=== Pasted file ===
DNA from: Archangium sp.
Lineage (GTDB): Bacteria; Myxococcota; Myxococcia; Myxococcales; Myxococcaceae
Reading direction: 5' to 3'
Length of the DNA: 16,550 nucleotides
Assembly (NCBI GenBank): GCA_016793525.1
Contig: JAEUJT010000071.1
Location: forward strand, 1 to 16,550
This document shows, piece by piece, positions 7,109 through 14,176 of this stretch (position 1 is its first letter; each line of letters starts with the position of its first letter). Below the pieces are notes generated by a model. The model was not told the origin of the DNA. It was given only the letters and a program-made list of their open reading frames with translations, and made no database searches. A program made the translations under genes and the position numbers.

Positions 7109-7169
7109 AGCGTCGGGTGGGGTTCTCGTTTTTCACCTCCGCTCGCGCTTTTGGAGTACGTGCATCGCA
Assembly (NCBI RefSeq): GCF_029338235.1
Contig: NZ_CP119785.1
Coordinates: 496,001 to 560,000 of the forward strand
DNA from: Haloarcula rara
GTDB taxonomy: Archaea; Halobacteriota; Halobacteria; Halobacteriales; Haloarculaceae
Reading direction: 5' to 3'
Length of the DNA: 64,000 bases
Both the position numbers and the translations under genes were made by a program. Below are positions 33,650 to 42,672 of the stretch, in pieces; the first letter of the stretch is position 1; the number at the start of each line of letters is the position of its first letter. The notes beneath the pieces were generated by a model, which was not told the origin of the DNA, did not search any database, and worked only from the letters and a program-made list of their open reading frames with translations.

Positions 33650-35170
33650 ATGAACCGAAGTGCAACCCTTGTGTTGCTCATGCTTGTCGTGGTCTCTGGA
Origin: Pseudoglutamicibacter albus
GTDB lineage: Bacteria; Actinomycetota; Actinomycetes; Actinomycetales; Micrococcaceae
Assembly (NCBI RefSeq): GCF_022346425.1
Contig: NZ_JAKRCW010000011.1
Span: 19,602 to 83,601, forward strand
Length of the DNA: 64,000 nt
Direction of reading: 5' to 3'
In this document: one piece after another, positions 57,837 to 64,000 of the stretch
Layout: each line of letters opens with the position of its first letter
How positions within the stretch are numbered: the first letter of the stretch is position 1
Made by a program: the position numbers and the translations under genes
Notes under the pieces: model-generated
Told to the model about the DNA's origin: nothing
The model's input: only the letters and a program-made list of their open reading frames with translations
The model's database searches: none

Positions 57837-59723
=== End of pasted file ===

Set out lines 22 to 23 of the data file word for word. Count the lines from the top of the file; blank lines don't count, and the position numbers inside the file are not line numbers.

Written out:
GTDB lineage: Bacteria; Actinomycetota; Actinomycetes; Actinomycetales; Micrococcaceae
Assembly (NCBI RefSeq): GCF_022346425.1